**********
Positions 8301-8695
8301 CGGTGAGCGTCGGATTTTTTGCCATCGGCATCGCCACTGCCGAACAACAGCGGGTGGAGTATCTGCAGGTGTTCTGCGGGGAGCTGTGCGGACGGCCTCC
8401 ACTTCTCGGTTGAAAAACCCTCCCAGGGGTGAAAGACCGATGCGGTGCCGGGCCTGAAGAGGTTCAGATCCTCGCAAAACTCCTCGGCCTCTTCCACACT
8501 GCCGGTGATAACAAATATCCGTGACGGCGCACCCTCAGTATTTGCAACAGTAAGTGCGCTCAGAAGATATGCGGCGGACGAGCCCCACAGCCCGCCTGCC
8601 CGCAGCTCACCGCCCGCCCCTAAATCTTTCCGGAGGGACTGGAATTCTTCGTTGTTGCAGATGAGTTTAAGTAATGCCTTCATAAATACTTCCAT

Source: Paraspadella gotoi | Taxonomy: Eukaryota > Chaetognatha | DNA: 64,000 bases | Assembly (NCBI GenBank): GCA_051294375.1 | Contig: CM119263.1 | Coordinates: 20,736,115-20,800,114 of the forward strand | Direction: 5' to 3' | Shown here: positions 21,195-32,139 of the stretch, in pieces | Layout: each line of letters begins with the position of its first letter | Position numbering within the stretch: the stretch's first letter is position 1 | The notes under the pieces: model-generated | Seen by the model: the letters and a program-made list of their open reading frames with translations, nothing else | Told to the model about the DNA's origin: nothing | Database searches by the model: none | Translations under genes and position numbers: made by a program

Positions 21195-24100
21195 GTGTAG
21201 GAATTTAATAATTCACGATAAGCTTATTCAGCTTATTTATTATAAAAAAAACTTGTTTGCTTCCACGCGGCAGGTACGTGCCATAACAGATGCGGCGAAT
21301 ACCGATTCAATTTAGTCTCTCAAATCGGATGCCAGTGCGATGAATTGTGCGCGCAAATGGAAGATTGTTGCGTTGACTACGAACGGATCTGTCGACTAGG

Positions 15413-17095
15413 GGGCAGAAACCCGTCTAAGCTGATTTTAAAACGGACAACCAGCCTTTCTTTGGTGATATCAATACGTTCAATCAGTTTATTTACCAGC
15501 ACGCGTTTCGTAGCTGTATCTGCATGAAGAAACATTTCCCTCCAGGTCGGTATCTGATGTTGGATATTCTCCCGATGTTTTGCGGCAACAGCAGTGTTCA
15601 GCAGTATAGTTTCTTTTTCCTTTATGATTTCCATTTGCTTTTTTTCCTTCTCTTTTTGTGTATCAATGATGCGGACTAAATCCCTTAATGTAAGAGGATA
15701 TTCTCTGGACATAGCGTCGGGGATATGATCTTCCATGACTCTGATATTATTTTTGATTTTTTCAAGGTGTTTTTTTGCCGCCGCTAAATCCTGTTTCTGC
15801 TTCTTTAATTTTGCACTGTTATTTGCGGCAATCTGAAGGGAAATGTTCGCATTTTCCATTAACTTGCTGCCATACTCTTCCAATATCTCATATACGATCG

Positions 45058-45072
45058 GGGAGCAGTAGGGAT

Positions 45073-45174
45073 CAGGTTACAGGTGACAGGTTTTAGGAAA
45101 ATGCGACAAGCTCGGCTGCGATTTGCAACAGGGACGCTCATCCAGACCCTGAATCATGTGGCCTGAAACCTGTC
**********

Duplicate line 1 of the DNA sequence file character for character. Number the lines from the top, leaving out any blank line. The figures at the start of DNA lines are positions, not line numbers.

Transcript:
Positions 8301-8695